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Most Ambitious Pols Waiting Until Sanford Leaves in 2010

Ready. Set. And wait.

With the presidential nominating process preoccupying the minds and pocketbooks of South Carolinians — and likely soaking up both parties’ resources — Palmetto State Republicans and Democrats are looking to Republican Gov. Mark Sanford’s 2010 exit as the debut for perhaps a dozen or more political up-and-comers. [IMGCAP(1)]

Like the previous cycle, both parties agree that it is unlikely any of the state’s six incumbent House Members will face serious challengers during the 2008 election cycle. Of the six, only Rep. John Spratt (D) walked away from Election Day 2006 with less than 60 percent of the vote — with a 57 percent win over a highly touted Republican challenger.

“Like so many things in South Carolina politics, [2008 will be] a politics of stability,” said one state political expert. “There [won’t be] much change.”

Said one GOP source: “We’re pretty secure down here — it’s going to take a lot to beat an incumbent Congressman without a scandal.”

The only soft spot, local media reports suggest, could be Republican Rep. Bob Inglis’ Greenville-area district. Inglis could be vulnerable to a primary challenge from the right, as he was one of 17 Republican House Members who recently voted for a symbolic resolution slamming the White House for sending 21,500 additional troops to Iraq. Inglis’ district gave President Bush 65 percent of its 2004 vote.

First-term Sen. Lindsey Graham (R), too, could face a conservative challenger, bent on attempting to exploit a perceived disdain for the lawmaker known around the state simply as “Lindsey” for his fondness of cable television gab-a-thons and affiliation with the Senate’s moderate “Gang of 14.”

Still, most GOP insiders agree the prospects for a potential Graham challenger would be dismal.

“I’ve got a good feeling he’ll be unopposed” in 2008, said one state GOP operative. “Lindsey’s out front about a lot of things, but in my book he’d be an 800-pound gorilla.”

Graham and Sanford both frequently are mentioned as possible 2008 vice presidential nominees. Such a development, state officials from both parties agree, could accelerate a political line now forming for the state’s 2010 gubernatorial vacancy — a prospective field that includes more than a dozen state House, Senate and former and current state government officials.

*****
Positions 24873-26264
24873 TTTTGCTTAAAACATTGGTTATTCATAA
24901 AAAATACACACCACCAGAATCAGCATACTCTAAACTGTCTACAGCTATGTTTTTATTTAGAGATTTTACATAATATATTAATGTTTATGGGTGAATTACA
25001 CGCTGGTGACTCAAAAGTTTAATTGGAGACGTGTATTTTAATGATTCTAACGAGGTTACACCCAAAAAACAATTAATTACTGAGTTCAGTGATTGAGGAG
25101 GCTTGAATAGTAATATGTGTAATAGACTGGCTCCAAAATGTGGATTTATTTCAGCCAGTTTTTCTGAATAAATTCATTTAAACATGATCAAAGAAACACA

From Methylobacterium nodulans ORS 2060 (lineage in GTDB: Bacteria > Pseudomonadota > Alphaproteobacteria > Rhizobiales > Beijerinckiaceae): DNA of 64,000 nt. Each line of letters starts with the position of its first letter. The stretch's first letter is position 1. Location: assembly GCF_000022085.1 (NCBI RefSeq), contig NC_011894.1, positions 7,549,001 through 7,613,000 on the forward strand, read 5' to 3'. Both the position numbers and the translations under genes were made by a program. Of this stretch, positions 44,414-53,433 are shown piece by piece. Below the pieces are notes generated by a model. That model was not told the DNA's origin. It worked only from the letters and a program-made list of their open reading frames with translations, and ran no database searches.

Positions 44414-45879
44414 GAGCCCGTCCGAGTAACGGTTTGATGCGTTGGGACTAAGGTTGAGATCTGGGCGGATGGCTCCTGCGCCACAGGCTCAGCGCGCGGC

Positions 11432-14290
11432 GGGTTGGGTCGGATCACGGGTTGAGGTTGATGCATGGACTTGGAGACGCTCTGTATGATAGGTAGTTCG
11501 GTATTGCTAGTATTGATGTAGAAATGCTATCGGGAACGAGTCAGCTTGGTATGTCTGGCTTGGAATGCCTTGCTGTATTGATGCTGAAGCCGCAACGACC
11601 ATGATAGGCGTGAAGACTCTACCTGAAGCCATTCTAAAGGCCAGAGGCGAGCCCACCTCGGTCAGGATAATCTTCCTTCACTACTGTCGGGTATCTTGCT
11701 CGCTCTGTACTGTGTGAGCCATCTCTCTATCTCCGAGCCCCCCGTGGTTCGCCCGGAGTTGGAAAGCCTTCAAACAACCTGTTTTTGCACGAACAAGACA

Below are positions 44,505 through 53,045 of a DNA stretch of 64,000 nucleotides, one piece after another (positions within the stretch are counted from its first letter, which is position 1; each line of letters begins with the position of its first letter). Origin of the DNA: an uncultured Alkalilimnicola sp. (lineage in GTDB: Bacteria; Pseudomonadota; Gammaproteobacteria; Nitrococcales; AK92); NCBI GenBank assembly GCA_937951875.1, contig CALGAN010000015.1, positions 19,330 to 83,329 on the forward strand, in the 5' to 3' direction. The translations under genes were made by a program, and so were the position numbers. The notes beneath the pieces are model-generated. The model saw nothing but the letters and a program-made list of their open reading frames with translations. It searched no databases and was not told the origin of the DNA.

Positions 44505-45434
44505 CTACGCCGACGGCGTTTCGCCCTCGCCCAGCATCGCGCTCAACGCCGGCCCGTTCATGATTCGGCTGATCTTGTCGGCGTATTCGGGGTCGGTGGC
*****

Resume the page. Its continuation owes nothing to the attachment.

The Democratic field alone could number 10 or more, according to one Democratic operative. At the top of the operative’s list is the first-term state Rep. Leon Stavrinakis, a Charleston-area lawyer who won in a district where Democrats are “usually dead in the water.”

“He ran a very disciplined, professional campaign,” the source said. “He raised over $200,000, which is a lot for House race here. And he spent it very well on mail, television and radio.”

Democratic state Reps. Todd Rutherford, Paul Agnew and James Smith also are said to be mulling 2010 gubernatorial bids. Some claim Smith, a military attorney who volunteered for combat duty in Afghanistan, could be a formidable vote-getter in a Republican state that has more than 400,000 veterans.

“Resigning his commission and re-enlisting has gotten him a lot of bipartisan praise,” said one Democratic source.

The state’s Senate also is expected to produce more than its share of candidates for South Carolina’s 2010 gubernatorial free-for-all — candidates who also may opt to fill any vacancies created by a vice presidential nomination of Graham or Sanford.

State Democratic Sens. Joel Lourie, Vincent Sheheen and Brad Hutto are among those mentioned as possible future statewide candidates. Sources say Laurie, an “old-fashioned Democrat” and former state Representative, has proved his moxie in the GOP-leaning state — and in a district emblematic of why Democrats often have difficulty in South Carolina.

“He beat a well-funded Republican candidate that was backed by the governor that ran a slew of ads against Joel,” said a Democratic source. “And he won pretty convincingly.”

State Democrats say the potential pool for statewide candidates during the next two cycles perhaps also will include Jim Rex, the state’s elected education czar, and Inez Tenenbaum, who lost a Senate bid to Sen. Jim DeMint (R-S.C.) in 2004. Joe Erwin, the state party chairman, also is said to be considering a run.

“Clearly [Erwin] has the ability to do a well-funded campaign,” said a Democratic source.

Katon Dawson, who chairs South Carolina’s Republican Party, says the GOP field for 2010’s gubernatorial contest is dominated by six contenders.

More than three years from Election Day, many consider state Attorney General Henry McMaster as Sanford’s likely GOP successor. Rounding out the party’s field is David Wilkins, a former state Speaker who is the United States ambassador to Canada; Republican Reps. Gresham Barrett and Joe Wilson; and State Sen. Jim Ritchie.

Others say state Treasurer Thomas Revenel (R) and state Rep. Nikki Randhawa Haley (R), could throw their hats in the ring in 2010.

She “beat the longest elected member of the state House of Representatives,” said one GOP source about Haley. “Many see her as one of the up and comers in the state House.”

But with state politics perhaps on hold until 2010, some argue that the parlor game of presidential endorsements could provide an edge to likely candidates who cast their lot with the current field of presidential candidates.

“If you pick the right horse, your stock is raised a bit,” said one state GOP operative.

Says another GOP operative: “Henry McMaster is supporting [Arizona Sen.] John McCain. If John McCain wins, Henry is talked about as the leading candidate for governor in 2010.”

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